Tom Cipullo at the Liguria Study Center in Bogliasco, Italy. Photo by Hedwig Brouckaert.

Tom Cipullo at the Liguria Study Center in Bogliasco, Italy. Photo by Hedwig Brouckaert.

About Tom Cipullo
Hailed by the American Academy of Art and Letters for music of “inexhaustible imagination, wit, expressive range and originality,” composer Tom Cipullo is the winner of the 2016 Pellicciotti Opera Composition Prize from SUNY/Potsdam. He is also the recipient of a 2012 Guggenheim Fellowship, the 2013 Sylvia Goldstein Award from Copland House and the 2013 Arts & Letters Award from the American Academy.

Cipullo has received commissions from dozens of performing ensembles and singers, and he has received fellowships and awards from Yaddo, the MacDowell Colony, the Liguria Study Center (Italy), the Fundacion Valparaiso (Spain) and the Oberpfaelzer Kuenstlerhaus (Bavaria).

The New York Times has called his music “intriguing and unconventional,” and the Pittsburgh Post-Gazette has called him “an expert in writing for the voice.” Cipullo’s music is published by Oxford University Press and Classical Vocal Reprints and recorded on the Naxos, Albany, CRI, PGM, MSR, GPR, Centaur and Capstone labels.

Cipullo has composed orchestral works, solo piano pieces and a vast quantity of vocal music, including over 200 songs and several vocal chamber works. His song cycle Of a Certain Age won the National Association of Teachers of Singing (NATS) Art Song Award in 2008. Cipullo’s first opera, Glory Denied, has enjoyed numerous productions, and the Fort Worth Opera recording on Albany Records was cited by Opera News as among the best of 2014. Reviewers have hailed the work as “terrifically powerful… superbly written” (Fanfare), praising its “luminous score (Washington Post),” and noting “the dramatic tension was relentless (Opera News).” Cipullo’s second opera, After Life (libretto by David Mason), has been called “a finely wrought exploration of the role of art in times of grave crisis (Washington Post)” and “unfailingly inventive (Opera News).” Recorded on the Naxos label, After Life is the winner of the 2017 the Domenick Argento Chamber Opera Composition prize from the National Opera Association.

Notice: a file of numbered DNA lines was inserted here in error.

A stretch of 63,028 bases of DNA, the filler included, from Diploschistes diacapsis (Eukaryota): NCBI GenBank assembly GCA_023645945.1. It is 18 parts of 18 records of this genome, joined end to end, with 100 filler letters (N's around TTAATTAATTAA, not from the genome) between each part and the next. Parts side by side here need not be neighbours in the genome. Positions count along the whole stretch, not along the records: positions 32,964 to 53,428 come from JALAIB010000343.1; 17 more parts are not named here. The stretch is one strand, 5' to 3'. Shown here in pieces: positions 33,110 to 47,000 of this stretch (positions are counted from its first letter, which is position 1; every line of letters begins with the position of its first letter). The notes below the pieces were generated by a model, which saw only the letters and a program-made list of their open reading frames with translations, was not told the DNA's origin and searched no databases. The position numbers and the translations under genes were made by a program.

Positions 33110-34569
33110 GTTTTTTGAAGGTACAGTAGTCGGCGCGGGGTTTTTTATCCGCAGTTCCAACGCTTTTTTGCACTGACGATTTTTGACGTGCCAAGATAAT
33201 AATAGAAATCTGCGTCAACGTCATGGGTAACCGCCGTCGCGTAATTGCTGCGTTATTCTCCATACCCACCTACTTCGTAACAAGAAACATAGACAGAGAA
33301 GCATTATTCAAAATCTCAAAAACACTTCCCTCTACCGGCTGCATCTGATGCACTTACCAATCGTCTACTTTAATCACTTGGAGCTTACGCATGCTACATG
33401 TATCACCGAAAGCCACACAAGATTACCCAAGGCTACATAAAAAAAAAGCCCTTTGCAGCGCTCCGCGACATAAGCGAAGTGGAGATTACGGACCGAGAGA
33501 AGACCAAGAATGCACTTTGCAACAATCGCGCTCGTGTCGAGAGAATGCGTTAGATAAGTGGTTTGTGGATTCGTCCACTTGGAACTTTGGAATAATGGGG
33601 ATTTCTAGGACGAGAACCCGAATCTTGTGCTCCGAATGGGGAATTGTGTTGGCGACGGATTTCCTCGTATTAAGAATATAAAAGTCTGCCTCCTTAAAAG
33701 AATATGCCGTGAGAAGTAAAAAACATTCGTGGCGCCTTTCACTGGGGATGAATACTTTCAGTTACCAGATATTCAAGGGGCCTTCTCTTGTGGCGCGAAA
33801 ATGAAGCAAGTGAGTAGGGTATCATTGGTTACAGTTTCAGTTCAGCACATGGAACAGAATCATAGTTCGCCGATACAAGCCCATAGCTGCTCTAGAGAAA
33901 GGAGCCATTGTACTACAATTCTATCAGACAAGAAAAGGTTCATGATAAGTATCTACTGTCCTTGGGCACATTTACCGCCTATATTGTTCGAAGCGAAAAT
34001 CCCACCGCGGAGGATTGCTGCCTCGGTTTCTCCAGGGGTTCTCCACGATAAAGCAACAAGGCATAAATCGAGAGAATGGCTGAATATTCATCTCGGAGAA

Cipullo received his Master’s degree in composition from Boston University and his B.S. from Hofstra University, Phi Beta Kappa with highest honors in music.

Performance Time
8 p.m. Wednesday, April 12

Location
Robert J. Werner Recital Hall, CCM Village
University of Cincinnati

Admission
Admission to this performance is FREE. Reservations are not required.

Parking and Directions
Parking is available in the CCM Garage (located at the base of Corry Boulevard off Jefferson Avenue) and additional garages throughout the campus of the University of Cincinnati. Please visit uc.edu/parking for more information on parking rates.

For detailed maps and directions, please visit uc.edu/visitors. Additional parking is available off-campus at the new U Square complex on Calhoun Street and other neighboring lots.

For directions to CCM Village, visit ccm.uc.edu/about/directions.
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CCM Season Presenting Sponsor and Musical Theatre Program Sponsor: The Otto M. Budig Family Foundation

CCM gratefully acknowledges the Philippe Fund for their generous support of Mr. Cipullo’s residency.

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Professor Wins Outstanding Publication Award from Society for Music Theory

The Society for Music Theory Publications awarded CCM Associate Professor of Music Theory Catherine Losada the 2017 Outstanding Publication Award for an article that casts light on the often obscure workings of music by French composer Pierre Boulez. Her article titled “Complex Multiplication, Structure, and Process: Harmony and Form in Boulez’s Structures II was published in Music Theory Spectrum.